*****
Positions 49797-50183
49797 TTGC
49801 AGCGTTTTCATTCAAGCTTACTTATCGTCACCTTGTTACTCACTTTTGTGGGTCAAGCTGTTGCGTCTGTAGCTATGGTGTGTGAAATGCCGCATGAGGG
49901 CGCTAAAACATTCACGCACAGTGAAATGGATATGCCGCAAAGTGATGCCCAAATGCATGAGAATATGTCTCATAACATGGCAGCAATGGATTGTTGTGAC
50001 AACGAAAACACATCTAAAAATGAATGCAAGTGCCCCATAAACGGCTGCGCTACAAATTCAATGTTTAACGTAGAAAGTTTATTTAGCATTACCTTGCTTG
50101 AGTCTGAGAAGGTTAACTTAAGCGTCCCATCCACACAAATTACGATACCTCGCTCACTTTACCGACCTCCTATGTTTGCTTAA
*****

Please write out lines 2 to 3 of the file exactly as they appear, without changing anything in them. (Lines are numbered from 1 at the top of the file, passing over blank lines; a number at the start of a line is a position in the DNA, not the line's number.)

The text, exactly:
49797 TTGC
49801 AGCGTTTTCATTCAAGCTTACTTATCGTCACCTTGTTACTCACTTTTGTGGGTCAAGCTGTTGCGTCTGTAGCTATGGTGTGTGAAATGCCGCATGAGGG